Data for over 2.5 million individuals with student loans from Oklahoma Student Loan Authority (OSLA) and EdFinancial was exposed after hackers breached the systems of technology services provider Nelnet Servicing.
Technology services from Nelnet Servicing, including a web portal, are used by OSLA and EdFinancial to give online access students taking out a loan access to their loan accounts.
Sometime in June, unidentified intruders compromised Nelnet Servicing and stayed on its systems until July 22. The hackers compromised the company’s network likely after exploiting a vulnerability.
About 2,501,324 individuals have been impacted by the breach.
A sample notification letter to impacted parties sent to the Office of the Maine Attorney General as part of the data breach disclosure process, Nelnet Servicing has informed OSLA and EdFinancial, who are notifying their customers.
Although Nelnet states it blocked the cyberattack as soon as the breach was detected, a subsequent investigation that was completed on August 17, 2022, determined that certain student loan account registration information might have been accessed.
The exposed information includes the following:
Social Security Number
The letters clarify that no financial account numbers or any form of payment information were exposed due to the security incident.
EdFinancial also underlines that not all its clients are hosted by Nelnet Servicing, so not all students that took a loan through them are impacted by the data breach.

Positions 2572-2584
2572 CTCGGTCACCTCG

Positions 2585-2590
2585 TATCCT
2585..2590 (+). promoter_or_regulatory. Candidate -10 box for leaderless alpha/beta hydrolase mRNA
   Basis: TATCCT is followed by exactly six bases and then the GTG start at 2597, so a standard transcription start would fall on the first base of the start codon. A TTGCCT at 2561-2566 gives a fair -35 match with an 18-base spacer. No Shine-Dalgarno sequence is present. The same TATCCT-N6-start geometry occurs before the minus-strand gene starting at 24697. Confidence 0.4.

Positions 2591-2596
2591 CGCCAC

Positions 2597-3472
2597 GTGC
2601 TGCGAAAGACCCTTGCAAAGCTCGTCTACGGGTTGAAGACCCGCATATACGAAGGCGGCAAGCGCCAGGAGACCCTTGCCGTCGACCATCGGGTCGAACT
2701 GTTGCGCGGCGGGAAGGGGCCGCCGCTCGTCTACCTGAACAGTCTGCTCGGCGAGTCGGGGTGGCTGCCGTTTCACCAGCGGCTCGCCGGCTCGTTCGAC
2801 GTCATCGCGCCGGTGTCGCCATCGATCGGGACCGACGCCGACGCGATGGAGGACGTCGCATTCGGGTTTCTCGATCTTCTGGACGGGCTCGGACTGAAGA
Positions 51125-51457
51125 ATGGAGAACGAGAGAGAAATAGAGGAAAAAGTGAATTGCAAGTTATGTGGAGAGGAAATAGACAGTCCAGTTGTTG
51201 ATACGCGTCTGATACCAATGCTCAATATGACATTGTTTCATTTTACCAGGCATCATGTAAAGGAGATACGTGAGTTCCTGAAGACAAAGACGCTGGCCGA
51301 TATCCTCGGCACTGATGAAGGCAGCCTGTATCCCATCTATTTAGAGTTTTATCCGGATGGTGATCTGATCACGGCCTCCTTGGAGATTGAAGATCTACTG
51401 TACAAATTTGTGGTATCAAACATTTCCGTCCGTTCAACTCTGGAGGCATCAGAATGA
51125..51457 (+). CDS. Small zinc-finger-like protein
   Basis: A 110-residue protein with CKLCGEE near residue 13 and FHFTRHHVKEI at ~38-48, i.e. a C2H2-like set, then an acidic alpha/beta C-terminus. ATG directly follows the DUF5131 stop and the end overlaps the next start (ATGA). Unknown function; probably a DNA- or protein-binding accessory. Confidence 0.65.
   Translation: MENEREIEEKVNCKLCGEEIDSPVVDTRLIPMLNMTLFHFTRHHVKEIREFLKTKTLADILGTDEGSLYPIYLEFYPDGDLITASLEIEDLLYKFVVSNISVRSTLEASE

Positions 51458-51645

Threat actors with access to the aforementioned information may engage in phishing attacks, social engineering, impersonation, and various scamming schemes. As the topic of loans is particularly sensitive, the risk of exposure is amplified.
Due to the seriousness of this data breach incident, law firm “Markovits, Stock & DeMarco” yesterday launched an investigation on the potential of a class action lawsuit.
Both EdFinancial and OSLA offer impacted individuals free access to a 24-month identity theft protection service through Experian, with instructions on how to enroll enclosed in the letters.
“We encourage you to remain vigilant against incidents of identity theft and fraud over the next 24 months, by reviewing your account statements and monitoring your free credit reports for suspicious activity and to detect errors,” reads to notice sent to affected borrowers.
It is recommended that recipients of the notices take immediate action to protect themselves from fraud by enrolling in Experian’s IdentityWorks service and remaining vigilant against all incoming communication.
Monitoring bank account statements and requesting a credit report is also advisable. Finally, placing a credit freeze should be considered for high-risk cases. Instructions on how to do that are included in the distributed notices.